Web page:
I am not a lawyer and very well might be missing something, so please let me know if I am.

    If I am not, the software consulting industry in Colorado could be significantly impacted by this legislation.

  • andrewhyde

    That last statement is how they are proposing the tax, to get around TABOR.

    If the state can't hire cops, then yes, the public's peace and safety is at risk.

    Can you name the 10 states that this takes place in? I have not talked to someone that can name one, which leads me to believe it is just another part on the tax form.

  • Nikki Mill

    Andrew, thanks so much sharing your opinion on this important issue. Let me answer your questions and clarify a few things: 1) HB1192 and a video of the testimonies from Wednesday’s Finance Committee vote have been available on the CSIA website as of Friday, January 29th. 2) You’re right; we should have had the bill up sooner. 3) By contacting your legislators through a SaaS service we purchased for the industry, you are NOT added to our newsletters, unless you chose to be. 4) In regards to other states that have laws similar software sales taxes, – Only Connecticut, Delaware, Hawaii, Massachusetts, Mississippi, Nebraska, New Mexico, South Dakota, Tennessee, Texas and West Virginia would have comparable high sales taxes for the software industry and for software purchasers. California and Texas are the only two states with successful tech industries, but they also have other state initiatives (and very established tech communities with highly successful companies or large industries), so Colorado would then be relegated to the lower 12 states in the United States with a tech-unfriendly environment.

    We very much want people to understand that this is a complex issue and there are many unintended consequences, which nobody has had enough time to think through. Part of the problem is that they are rushing this bill (and others) at an accelerated pace though the legislative sessions. The Legislative sessions started on the 20th of January and by March 1st, if all 11 tax bills go through, Colorado could have 11 new tax laws on the books! You are absolutely right about the importance of HB1193 as well; however, we had so much work to do on HB1192, it wasn’t possible to be aggressive with both. We chose HB1192 because we believed it would have the most impact on Colorado companies and employees.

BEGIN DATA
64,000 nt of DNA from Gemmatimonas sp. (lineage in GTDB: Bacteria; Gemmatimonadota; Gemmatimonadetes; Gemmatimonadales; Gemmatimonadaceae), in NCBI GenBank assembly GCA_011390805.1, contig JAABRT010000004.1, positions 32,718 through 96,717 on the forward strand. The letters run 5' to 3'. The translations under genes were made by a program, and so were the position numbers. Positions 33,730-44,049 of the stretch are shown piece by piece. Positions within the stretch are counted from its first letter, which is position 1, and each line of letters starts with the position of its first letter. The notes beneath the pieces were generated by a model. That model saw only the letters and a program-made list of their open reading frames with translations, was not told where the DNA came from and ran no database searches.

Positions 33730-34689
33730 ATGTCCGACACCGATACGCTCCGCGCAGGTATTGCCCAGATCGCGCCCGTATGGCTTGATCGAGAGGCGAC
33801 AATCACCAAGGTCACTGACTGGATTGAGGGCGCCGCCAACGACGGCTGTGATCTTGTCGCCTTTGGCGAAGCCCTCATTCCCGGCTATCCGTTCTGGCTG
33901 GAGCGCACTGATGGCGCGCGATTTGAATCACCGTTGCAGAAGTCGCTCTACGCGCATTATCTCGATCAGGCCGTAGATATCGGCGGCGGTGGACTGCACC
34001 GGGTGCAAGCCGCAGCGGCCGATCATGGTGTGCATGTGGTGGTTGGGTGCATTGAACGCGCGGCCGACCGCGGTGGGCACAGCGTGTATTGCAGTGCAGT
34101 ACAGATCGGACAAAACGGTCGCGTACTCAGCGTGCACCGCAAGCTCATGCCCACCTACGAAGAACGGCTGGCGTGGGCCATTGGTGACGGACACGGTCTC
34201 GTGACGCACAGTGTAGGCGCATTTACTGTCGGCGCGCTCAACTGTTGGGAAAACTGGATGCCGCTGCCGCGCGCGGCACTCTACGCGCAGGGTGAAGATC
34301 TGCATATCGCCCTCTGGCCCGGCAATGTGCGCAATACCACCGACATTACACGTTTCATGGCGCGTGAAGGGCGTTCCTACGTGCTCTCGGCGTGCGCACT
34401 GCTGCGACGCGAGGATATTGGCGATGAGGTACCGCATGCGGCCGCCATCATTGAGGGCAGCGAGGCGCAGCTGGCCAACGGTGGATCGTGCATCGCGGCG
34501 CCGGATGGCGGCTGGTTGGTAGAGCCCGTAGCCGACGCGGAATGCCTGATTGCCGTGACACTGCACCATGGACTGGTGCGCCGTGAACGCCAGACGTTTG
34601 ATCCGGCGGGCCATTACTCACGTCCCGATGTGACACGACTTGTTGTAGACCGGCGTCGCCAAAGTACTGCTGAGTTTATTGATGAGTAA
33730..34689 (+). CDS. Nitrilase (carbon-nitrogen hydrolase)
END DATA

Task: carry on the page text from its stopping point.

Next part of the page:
HB1192 doesn’t just affect the software companies who will have to collect and remit the sales tax. To Cameron’s point, they might have to hire legal and accounting services earlier in their company’s life cycle than anticipated. This bill is not just a sales tax, but a use tax. What this means is the way this regulation is written, companies across industries could be required to inventory all software being used by all of their employees who work in Colorado or come into Colorado for a temporary timeframe. If the original purchase of software was not subject to tax, the employer could be responsible for submitting use for all of the software being used by its current full-time or part-time employees in Colorado. Even if the employee only works in Colorado one day, the employer would be responsible for submitting the use tax. Meaning each user of a license/application/saas/etc. would need to also pay a tax. All this just adds to the complexity of this bill; a bill that could be made into law in one just one quick week. So, please pardon our urgency on this important tax bill.

  • MrPete

    Nikki highlights some of the challenges here.

    The bottom line issue here is the same as with patents: it's one thing to tax (in this case) or provide legal protection (in the case of patents) for a tangible “thing” that one can see, touch, etc. But when you try to tax or protect an INtangible product, that doesn't really exist in a single place at a single time… everything gets not only complicated but incomprehensible and illogical.

    That's why the supreme court recently restored the traditional definition of patent, to only apply to tangible things. No more software patents.

    This whole intangible sales and use tax thing gets crazy pretty quickly.

    If I (being based in Colorado) have a website (in New Mexico) that links to a downloadable AntiVirus subscription service (whose headquarters is in California but the servers are in Texas)…and a guy who lives in Australia purchases a subscription for use on his laptop which he uses for his volunteer work in Malaysia… which governments get to charge sales tax on that subscription, how do they split it up, and who is supposed to fill out the paperwork? (That's a REAL scenario, although I'm not certain of all the locations… yet another challenge with this sort of thing!)

  • jeff mathews

    Insightful!

    This has got me thinking. Local and state tax just won't make sense in the future. We need everything to move up a rung. We'll have Federal and World Taxes.

  • MrPete

    Or… everything needs to move DOWN a rung. People on the other side of the nation…or the world… or Denver for that matter… have no clue about what is needed here.
    Insightful book: You Are Not A Gadget… shows the fallacies of the current move toward “hive” or “noosphere” mentality…. a big topic that will be discussed in the years to come…

  • jeff mathews

    Insightful!

    This has got me thinking. Local and state tax just won't make sense in the future. We need everything to move up a rung. We'll have Federal and World Taxes.

  • MrPete

    Or… everything needs to move DOWN a rung. People on the other side of the nation…or the world… or Denver for that matter… have no clue about what is needed here.
    Insightful book: You Are Not A Gadget… shows the fallacies of the current move toward “hive” or “noosphere” mentality…. a big topic that will be discussed in the years to come…